Bedlam: The Real Horror Story Asylum

Published March 4, 2015
Updated December 29, 2017

Learn about the real Bedlam, the Bethlem Royal Hospital insane asylum so notorious that it entered the English language as a word for confusion and disorder.

If you were to visit the Bethlem Royal Hospital circa the 15th Century, it would look like a scene out of American Horror Story. Bethlem was the only institution in Europe that handled society’s “rejects”–namely the mentally or criminally ill–for the vast majority of European history.

It did not, however, treat patients with a kind and affirming hand. Quite the opposite happened: patients were subjected to horrendous cruelty, experimentation, neglect and humiliation — all of which was entirely socially acceptable up until the 20th century.

Bedlam Asylum Patient Eliza Camplin

Eliza Camplin — admitted for acute mania. Source: Museum Of The Mind

The term “bedlam”, defined as “chaos and confusion”, was coined as a descriptor for the Bethlem Asylum during the height of its chaos in the 18th century. Founded in 1247, it was the first hospital of its kind in Great Britain. Never before had there been a place for the mentally infirm, disabled and criminally-minded to be adequately locked away from society.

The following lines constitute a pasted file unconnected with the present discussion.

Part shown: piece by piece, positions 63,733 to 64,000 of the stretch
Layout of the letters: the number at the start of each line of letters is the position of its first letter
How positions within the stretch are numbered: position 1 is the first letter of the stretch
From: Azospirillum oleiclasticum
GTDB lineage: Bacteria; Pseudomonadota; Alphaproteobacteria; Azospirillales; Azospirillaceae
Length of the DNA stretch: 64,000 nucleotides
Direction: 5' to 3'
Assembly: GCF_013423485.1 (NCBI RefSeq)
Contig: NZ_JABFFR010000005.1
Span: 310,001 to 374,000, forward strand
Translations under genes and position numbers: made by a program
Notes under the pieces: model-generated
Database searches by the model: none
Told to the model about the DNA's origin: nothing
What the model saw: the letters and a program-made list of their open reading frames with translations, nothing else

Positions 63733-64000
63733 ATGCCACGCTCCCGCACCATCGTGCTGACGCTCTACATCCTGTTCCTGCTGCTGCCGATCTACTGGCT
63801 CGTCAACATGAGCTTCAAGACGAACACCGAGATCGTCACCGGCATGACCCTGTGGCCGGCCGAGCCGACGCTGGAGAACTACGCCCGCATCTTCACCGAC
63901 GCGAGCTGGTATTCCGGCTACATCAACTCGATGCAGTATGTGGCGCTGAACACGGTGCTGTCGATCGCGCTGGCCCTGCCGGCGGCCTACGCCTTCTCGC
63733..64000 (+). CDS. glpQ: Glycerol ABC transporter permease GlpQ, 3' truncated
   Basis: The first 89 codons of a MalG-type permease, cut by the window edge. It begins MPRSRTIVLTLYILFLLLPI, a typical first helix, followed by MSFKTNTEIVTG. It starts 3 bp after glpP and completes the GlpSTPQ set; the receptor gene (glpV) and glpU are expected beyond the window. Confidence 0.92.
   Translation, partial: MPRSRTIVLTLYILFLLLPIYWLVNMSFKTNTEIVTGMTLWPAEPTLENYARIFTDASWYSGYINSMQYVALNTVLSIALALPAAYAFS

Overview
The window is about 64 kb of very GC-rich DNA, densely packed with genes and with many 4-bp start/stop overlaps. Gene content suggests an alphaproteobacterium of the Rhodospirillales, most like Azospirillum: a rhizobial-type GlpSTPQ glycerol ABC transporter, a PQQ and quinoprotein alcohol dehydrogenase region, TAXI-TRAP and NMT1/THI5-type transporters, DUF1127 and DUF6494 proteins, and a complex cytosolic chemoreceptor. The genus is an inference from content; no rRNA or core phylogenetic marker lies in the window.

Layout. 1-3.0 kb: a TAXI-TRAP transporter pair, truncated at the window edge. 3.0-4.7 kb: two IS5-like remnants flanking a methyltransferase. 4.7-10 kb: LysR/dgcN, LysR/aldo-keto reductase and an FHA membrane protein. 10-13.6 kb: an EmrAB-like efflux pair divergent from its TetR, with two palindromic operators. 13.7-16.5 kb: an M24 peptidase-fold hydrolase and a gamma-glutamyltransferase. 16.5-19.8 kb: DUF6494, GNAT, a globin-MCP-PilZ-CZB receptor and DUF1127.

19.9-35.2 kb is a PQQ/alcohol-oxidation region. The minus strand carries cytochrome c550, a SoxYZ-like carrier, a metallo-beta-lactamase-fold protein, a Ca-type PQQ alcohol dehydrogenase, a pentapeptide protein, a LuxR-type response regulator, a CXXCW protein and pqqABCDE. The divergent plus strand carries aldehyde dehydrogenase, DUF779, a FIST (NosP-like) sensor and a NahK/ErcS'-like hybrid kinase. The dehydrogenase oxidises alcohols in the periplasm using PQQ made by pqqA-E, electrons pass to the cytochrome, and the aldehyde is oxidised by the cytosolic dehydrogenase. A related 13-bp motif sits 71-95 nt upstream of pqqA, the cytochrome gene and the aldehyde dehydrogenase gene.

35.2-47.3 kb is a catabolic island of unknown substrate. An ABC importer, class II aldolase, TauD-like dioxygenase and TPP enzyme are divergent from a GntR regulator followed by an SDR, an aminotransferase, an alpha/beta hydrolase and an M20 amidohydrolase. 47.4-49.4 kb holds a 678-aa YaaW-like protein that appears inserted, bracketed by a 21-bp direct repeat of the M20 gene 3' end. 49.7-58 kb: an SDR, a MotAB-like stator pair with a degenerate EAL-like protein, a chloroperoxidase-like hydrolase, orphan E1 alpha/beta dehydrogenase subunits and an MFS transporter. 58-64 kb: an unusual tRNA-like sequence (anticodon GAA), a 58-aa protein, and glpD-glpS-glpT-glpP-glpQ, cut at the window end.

While patients came to Bethlem suffering from complaints such as “chronic mania” or “acute melancholy”, people were just as likely to be admitted for crimes such as infanticide, homicide and even “ruffianism”.

Elizabeth Thew In Bethlem Royal Hospital

Elizabeth Thew, admitted after committing infanticide. Source: Museum Of The Mind

Being admitted to Bedlam, as it was called, didn’t necessarily mean a person was well on their way to being rehabilitated, since “treatment” implied little more than isolation and experiment.

If the patient managed to survive the asylum at all, they and their families were typically worse for the wear by the end of their stay. Patients were subjected to “treatments” such as “rotating therapy” wherein they were seated in a chair suspended from the ceiling and spun as much as 100 rotations per minute.

The obvious purpose was to induce vomiting, a popular purgative cure for most ailments during this period. Incidentally, the resulting vertigo in these patients actually contributed a large body of research to contemporary vertigo patients. Their dizziness, it seems, was not all for naught.

Abby Norman
Abby Norman is a writer based in New England, currently writing a memoir for Nation Books. Her work has been featured on The Rumpus, The Independent, Cosmopolitan, Medium, Seventeen, Romper, Bustle, and Quartz.
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